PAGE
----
Laser-induced photopolymerization, also known as direct laser lithography or direct laser writing, is a technique for the formation of three-dimensional (3D) micro- and nanostructures with variable architectures and subwavelength resolution.

The technique relies on a multiphoton absorption process in a material, such as photosensitive resin, typically transparent at the wavelength of laser radiation. The chemical change occurs at the laser focal spot via the absorption of two or more photons. The laser radiation is well-controlled for rapid prototyping of arbitrary 3D shapes with fine features. In particular, laser-induced photopolymerization is applied in the manufacturing of mesoscale optical, photonic, microfluidic components, as well as complex scaffolds for tissue engineering.

Laser-induced photopolymerization is associated mainly with petroleum-derived resins, but using bio-based materials obtained from renewable sources is becoming a trend. Such an environment-friendly approach offers easy processing, fulfills technological, functional, and durability requirements, and ensures increased bio-compatibility, recycling, and eventually lower cost. The research groups from Vilnius University and Kaunas University of Technology have recently employed a bio-based resin derived from soybean oil, which can be processed even without the addition of a photoinitiator. Their results show a high potential of the bio-based resins for high fidelity prototyping and additive manufacturing; see the publication for more details. 

The photopolymerization is effectively obtained using PHAROS and CARBIDE series femtosecond lasers with their fundamental wavelength (1030 nm) or higher harmonics (515 nm, 343 nm), or wavelength-tunable industrial-grade I-OPA (320 – 10000 nm). High short- and long-term stability together with high beam quality ensure the robust and precise formation of the 3D micro- and nanostructures.

  • Tunable pulse duration, 100 fs – 20 ps
  • Maximum pulse energy of up to 4 mJ
  • Down to < 100 fs right at the output
  • Pulse-on-demand and BiBurst for pulse control
  • Up to 5th harmonic or tunable extensions
  • CEP stabilization or repetition rate locking
  • Thermally-stabilized and sealed design
  • 515 nm, 343 nm, 257 nm, or 206 nm output
  • Automated harmonic selection
  • Mounted directly on the laser head
  • Industrial-grade design
  • Tunable pulse duration, 190 fs – 20 ps
  • Maximum output of 120 W and 2 mJ
  • Single-shot – 2 MHz repetition rate
  • Pulse-on-demand and BiBurst for pulse control
  • Up to 5th harmonic or tunable extensions
  • Air-cooled model
  • Compact industrial-grade design
  • 515 nm, 343 nm, or 257 nm output
  • Automated harmonic selection
  • Mounted directly on the laser head
  • Industrial-grade design
  • 50 W UV model
  • 515 nm, 343 nm, 258 nm, and 206 nm outputs
  • Simple selection of active harmonic
  • Simultaneous or switchable outputs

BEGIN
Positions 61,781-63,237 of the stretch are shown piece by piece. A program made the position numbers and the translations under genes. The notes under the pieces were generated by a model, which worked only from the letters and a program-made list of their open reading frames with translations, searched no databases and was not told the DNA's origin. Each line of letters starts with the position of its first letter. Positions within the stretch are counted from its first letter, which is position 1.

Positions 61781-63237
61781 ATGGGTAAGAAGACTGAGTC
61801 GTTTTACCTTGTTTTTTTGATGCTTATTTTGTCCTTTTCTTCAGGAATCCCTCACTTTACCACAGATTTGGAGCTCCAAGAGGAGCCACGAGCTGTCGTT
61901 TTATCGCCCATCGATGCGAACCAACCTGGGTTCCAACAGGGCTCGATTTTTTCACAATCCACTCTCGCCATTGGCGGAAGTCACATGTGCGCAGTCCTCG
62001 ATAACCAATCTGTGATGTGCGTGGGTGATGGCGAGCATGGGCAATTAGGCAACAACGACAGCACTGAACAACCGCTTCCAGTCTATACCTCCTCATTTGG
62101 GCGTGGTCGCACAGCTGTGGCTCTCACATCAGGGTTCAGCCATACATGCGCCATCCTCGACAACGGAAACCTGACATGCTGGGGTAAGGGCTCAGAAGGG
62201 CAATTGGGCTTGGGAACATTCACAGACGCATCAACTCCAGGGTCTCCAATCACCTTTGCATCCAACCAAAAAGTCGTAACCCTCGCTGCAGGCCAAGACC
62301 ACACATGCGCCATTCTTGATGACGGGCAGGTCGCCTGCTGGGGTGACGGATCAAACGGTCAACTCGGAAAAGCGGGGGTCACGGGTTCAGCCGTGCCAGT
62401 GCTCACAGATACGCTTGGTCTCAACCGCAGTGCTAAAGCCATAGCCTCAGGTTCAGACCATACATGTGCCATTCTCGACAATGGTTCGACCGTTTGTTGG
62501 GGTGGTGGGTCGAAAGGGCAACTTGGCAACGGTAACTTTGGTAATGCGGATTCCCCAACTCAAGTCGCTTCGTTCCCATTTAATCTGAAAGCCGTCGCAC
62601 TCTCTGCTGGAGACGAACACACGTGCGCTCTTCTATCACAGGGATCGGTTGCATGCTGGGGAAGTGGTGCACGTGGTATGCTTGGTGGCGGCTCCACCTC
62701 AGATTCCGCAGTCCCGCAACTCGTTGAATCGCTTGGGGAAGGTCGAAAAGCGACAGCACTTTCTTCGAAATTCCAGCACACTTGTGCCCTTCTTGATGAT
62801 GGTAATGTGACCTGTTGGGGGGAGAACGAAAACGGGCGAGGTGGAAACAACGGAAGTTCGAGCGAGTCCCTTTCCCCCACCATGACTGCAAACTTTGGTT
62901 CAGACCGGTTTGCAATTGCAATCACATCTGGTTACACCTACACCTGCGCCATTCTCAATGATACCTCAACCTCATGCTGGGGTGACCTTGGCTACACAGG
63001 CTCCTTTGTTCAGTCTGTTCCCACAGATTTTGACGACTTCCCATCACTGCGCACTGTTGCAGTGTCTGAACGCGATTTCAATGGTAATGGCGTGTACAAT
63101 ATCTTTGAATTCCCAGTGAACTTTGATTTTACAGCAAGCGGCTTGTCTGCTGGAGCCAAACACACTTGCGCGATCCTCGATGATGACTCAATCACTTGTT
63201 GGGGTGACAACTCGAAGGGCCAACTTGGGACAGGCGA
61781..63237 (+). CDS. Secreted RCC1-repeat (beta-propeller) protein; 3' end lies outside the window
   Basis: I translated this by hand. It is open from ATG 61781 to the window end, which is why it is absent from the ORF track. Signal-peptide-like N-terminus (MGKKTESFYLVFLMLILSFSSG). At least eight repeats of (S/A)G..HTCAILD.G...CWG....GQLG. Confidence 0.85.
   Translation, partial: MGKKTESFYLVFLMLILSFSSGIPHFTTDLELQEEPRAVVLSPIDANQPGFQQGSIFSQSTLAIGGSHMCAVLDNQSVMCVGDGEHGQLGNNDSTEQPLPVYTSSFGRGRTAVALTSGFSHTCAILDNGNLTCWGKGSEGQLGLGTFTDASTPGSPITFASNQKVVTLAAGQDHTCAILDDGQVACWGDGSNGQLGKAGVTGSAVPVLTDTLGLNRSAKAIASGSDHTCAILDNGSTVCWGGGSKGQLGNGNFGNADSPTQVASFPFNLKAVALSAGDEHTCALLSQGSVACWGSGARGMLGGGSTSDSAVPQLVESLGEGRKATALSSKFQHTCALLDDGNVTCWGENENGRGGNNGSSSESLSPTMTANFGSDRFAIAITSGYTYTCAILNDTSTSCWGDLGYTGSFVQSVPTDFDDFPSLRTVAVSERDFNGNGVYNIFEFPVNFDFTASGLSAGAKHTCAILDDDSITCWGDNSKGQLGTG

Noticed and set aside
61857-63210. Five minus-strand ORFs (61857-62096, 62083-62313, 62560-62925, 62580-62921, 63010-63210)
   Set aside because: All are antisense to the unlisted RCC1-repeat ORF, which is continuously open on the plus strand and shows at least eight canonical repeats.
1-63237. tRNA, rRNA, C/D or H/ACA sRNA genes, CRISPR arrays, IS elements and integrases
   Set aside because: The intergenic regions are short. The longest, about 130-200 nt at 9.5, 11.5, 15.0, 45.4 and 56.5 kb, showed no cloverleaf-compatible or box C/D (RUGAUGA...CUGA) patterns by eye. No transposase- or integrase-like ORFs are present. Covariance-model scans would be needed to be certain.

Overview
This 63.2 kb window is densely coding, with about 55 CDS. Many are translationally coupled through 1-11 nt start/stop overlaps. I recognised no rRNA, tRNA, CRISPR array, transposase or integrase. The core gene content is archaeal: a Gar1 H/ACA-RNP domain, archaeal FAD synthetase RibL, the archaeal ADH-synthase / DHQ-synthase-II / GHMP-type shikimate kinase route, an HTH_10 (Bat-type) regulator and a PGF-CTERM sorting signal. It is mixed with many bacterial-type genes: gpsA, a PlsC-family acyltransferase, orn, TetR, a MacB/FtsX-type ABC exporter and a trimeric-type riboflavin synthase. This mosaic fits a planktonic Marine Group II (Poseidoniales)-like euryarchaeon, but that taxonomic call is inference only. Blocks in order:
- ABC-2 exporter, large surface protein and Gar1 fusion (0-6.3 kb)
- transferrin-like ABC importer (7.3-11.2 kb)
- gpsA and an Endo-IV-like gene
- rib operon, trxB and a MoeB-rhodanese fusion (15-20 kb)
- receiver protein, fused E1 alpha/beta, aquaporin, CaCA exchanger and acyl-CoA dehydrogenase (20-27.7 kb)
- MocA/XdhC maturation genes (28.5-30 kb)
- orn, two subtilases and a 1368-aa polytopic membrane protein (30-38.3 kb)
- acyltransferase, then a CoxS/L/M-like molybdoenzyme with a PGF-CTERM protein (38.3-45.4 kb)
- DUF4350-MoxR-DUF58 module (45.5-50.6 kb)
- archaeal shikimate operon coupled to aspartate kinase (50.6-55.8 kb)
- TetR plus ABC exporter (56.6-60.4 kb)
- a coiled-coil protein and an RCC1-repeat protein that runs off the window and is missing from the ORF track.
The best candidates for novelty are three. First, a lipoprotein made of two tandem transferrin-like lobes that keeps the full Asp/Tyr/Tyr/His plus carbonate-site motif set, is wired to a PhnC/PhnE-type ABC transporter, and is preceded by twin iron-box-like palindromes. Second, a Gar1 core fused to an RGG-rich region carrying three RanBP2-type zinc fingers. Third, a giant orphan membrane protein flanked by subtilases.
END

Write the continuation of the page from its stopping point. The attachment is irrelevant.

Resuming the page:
• Models for PHAROS / CARBIDE and FLINT
  • Wavelength tunability in an industrial design
  • Single-box solution
  • Tunable or fixed-wavelength models
  • Plug-and-play installation and robust performance
  • The most compact OPA in the market
  • 11, 40, or 76 MHz repetition rate
  • Down to 50 fs pulse duration
  • High-power models, up to 20 W
  • High-energy energy models, up to 0.6 µJ
  • Industrial-grade design for high output stability
  • CEP stabilization or repetition rate locking

3D nanopolymerization and damage threshold dependence on laser wavelength and pulse duration

D. Samsonas, E. Skliutas, A. Čiburys, L. Kontenis, D. Gailevičius, J. Berzinš, D. Narbutis, V. Jukna, M. Vengris, S. Juodkazis et al., Nanophotonics 0 (0) (2023).

X-photon laser direct write 3D nanolithography

E. Skliutas, D. Samsonas, A. Čiburys, L. Kontenis, D. Gailevičius, J. Berzinš, D. Narbutis, V. Jukna, M. Vengris, S. Juodkazis et al., Virtual and Physical Prototyping 1 (18) (2023).

An Improved Transwell Design for Microelectrode Ion-Flux Measurements

B. Buchroithner, P. Spurný, S. Mayr, J. Heitz, D. Sivun, J. Jacak, and J. Ludwig, Micromachines 3 (12), 273 (2021).

Birefringent optical retarders from laser 3D-printed dielectric metasurfaces

S. Varapnickas, S. C. Thodika, F. Moroté, S. Juodkazis, M. Malinauskas, and E. Brasselet, Applied Physics Letters 15 (118), 151104 (2021).

Dual Channel Microfluidics for Mimicking the Blood–Brain Barrier

B. Buchroithner, S. Mayr, F. Hauser, E. Priglinger, H. Stangl, A. R. Santa‑Maria, M. A. Deli, A. Der, T. A. Klar, M. Axmann et al., 2 (15), 2984-2993 (2021).

Focal spot optimization through scattering media in multiphoton lithography

B. Buchegger, A. Haghofer, D. Höglinger, J. Jacak, S. Winkler, and A. Hochreiner, Optics and Lasers in Engineering 142, 106607 (2021).

Vegetable Oil-Based Thiol-Ene/Thiol-Epoxy Resins for Laser Direct Writing 3D Micro-/Nano-Lithography

S. Grauzeliene, A. Navaruckiene, E. Skliutas, M. Malinauskas, A. Serra, and J. Ostrauskaite, Polymers 6 (13), 872 (2021).

3D multiphoton lithography using biocompatible polymers with specific mechanical properties

B. Buchroithner, D. Hartmann, S. Mayr, Y. J. Oh, D. Sivun, A. Karner, B. Buchegger, T. Griesser, P. Hinterdorfer, T. A. Klar et al., Nanoscale Advances 6 (2), 2422-2428 (2020).

A Bio-Based Resin for a Multi-Scale Optical 3D Printing

E. Skliutas, M. Lebedevaite, S. Kasetaite, S. Rekštytė, S. Lileikis, J. Ostrauskaite, and M. Malinauskas, Scientific Reports 1 (10) (2020).

Dynamic voxel size tuning for direct laser writing

T. Tičkūnas, D. Paipulas, and V. Purlys, Optical Materials Express 6 (10), 1432 (2020).

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